(Originally posted at Craving Balance)
In the next ten minutes we will not be able to level the wage gap between men and women. But in the next ten minutes, if one woman somewhere, anywhere, wakes up and realizes that all she had to do was ask, we will be two feet closer.
And if we have a string of those 10-minute wake up moments, we just might make an immediate impact on the quality of our lives and make legislating pay equity unnecessary.
One of the primary reasons the pay gap persists is something we can be personally responsible for changing: We have to ask. Not just once, but persistently, relentlessly, until we get what we want, not only at work, but in every area of our lives.
Here’s a good example of a highly typical workplace conversation. I invite you to find the obvious holes and plug them.
A: I’m not really liking the new director.
B: Why’s that?
A: Haven’t you noticed? She came in talking all about creating new leadership positions, but not a peep since. Seems like she’s really close to the vest. Secretive.
B: Really? What evidence do you have to support that?
A: Evidence? As far as I know she hasn’t asked anyone into the corner office. She hasn’t met with any of the team.
B: Are you making assumptions, or do you know this for a fact?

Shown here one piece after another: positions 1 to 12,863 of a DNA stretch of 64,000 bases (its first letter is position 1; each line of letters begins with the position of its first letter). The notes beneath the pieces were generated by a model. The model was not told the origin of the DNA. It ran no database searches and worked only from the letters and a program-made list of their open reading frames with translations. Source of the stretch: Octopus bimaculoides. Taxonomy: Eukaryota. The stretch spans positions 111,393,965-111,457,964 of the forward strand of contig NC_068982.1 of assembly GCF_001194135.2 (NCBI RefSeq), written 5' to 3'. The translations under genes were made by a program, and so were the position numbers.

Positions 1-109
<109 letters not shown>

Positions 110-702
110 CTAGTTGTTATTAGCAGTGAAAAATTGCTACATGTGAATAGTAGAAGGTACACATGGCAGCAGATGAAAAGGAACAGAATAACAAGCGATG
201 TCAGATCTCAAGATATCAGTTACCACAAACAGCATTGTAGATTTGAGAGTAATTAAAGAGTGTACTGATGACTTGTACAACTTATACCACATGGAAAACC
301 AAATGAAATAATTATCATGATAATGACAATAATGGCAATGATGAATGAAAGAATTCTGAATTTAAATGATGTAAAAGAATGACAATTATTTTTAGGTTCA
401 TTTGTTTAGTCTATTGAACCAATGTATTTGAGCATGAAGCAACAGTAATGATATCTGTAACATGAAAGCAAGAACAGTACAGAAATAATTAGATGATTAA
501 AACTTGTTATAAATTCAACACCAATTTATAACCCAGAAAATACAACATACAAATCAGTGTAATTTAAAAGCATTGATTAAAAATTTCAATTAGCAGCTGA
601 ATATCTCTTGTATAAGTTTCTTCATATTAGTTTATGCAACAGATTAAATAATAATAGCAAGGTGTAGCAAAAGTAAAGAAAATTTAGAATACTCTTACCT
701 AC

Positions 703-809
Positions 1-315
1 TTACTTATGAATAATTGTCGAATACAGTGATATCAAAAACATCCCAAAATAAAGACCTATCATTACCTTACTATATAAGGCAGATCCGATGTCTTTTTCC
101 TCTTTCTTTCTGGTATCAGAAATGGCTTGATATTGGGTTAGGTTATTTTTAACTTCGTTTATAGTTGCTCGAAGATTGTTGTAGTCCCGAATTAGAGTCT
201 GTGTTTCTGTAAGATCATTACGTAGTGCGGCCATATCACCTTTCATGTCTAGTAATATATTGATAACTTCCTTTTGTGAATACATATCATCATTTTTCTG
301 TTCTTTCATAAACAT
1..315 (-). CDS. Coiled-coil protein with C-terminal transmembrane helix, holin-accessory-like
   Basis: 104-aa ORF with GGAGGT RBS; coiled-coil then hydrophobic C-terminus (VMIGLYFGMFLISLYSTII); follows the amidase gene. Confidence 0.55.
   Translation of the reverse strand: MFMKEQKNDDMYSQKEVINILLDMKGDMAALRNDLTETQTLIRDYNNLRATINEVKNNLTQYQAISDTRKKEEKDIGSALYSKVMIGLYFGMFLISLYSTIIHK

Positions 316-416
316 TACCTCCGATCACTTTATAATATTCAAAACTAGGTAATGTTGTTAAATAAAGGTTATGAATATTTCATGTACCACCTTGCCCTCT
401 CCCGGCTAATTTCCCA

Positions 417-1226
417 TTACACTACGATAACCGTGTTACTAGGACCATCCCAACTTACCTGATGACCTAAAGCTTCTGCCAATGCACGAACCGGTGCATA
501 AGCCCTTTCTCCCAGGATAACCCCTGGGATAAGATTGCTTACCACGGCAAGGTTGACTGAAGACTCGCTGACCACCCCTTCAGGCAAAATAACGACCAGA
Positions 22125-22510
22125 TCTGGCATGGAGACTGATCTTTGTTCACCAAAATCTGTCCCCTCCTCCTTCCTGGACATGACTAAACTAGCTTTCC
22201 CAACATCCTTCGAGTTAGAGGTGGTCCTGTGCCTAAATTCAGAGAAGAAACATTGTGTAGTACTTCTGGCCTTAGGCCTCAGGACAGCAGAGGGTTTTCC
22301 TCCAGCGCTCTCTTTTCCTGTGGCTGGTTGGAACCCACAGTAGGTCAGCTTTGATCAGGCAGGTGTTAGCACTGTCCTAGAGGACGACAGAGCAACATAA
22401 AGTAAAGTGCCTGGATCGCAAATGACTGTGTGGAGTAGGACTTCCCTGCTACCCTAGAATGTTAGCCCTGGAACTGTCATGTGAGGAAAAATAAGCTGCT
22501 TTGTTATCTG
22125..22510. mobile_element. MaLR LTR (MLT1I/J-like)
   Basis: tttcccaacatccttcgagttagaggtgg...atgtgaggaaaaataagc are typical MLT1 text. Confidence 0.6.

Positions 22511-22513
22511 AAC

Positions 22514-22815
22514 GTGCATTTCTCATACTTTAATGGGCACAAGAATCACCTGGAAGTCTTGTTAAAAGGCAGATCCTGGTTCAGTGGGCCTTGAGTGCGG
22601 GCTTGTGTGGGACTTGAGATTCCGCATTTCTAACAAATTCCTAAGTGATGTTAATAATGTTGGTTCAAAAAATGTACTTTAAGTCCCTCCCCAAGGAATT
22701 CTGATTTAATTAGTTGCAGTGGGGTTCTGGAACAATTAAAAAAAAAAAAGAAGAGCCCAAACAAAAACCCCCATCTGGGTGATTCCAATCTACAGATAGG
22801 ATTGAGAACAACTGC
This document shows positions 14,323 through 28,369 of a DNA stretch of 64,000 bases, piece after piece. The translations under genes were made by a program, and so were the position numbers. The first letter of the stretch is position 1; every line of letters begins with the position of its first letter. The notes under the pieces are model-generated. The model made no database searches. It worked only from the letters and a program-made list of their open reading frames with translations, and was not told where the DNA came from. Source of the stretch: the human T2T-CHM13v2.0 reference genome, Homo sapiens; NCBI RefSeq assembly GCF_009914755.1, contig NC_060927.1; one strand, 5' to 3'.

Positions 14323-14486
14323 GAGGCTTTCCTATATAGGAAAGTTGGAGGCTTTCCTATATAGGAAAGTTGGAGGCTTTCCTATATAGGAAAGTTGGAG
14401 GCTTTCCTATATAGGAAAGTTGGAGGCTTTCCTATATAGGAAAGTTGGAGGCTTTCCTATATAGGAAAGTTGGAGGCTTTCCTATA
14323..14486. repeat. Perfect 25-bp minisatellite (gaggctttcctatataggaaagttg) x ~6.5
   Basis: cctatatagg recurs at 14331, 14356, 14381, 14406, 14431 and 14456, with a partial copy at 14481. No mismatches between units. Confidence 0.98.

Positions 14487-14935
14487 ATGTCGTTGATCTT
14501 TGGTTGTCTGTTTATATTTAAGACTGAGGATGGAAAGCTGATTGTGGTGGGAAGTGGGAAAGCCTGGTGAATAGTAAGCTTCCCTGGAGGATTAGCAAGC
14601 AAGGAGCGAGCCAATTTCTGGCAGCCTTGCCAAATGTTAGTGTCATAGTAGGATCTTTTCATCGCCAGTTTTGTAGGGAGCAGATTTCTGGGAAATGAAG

A: Look, it’s been seven weeks since she’s been director and all we’ve done is have brainstorming sessions. Someone has a great idea, and she says, “It’s all yours. Give me some details by the end of the week.” That kind of stuff. I haven’t seen any follow up on those great ideas. And I was really hoping she’d consider me for leadership slot.
B: What have you done to make that known?
A: I would think she’d come to me. We met when she first came on board, and that was that. I mean, what have you noticed?
B: I met with her, told her what I’d like to offer the company, dished about my preferences and strengths and accomplishments.
A: I hate selling myself like that. Feels so car salesmanny.
B: I didn’t wear seersucker, I promise. We had a couple more meetings, and we’re supposed to meet again next week about me taking the communications team lead.
A: You’re kidding? That’s wonderful for you, but I’m a bit incensed. She just totally put me on the back burner.
B: Um, do you even hear what you’re saying? Why don’t you ask? She's good, but she's not a mind reader.
You would think that with all we now know and all the workplace leadership learning we’ve done that we’d be beyond this kind of conversation, but we’re not. Why do you think that is? Unlearning our upbringing and cultural inheritances? Implicit bias? What if we sit still for a moment and stop pointing fingers “out there” and take responsibility for what we want?
What are you ready to ask for?
She Negotiates starts July 19. Learn the strategies and tactics and support your learning with journaling, coaching and peer connection. Go!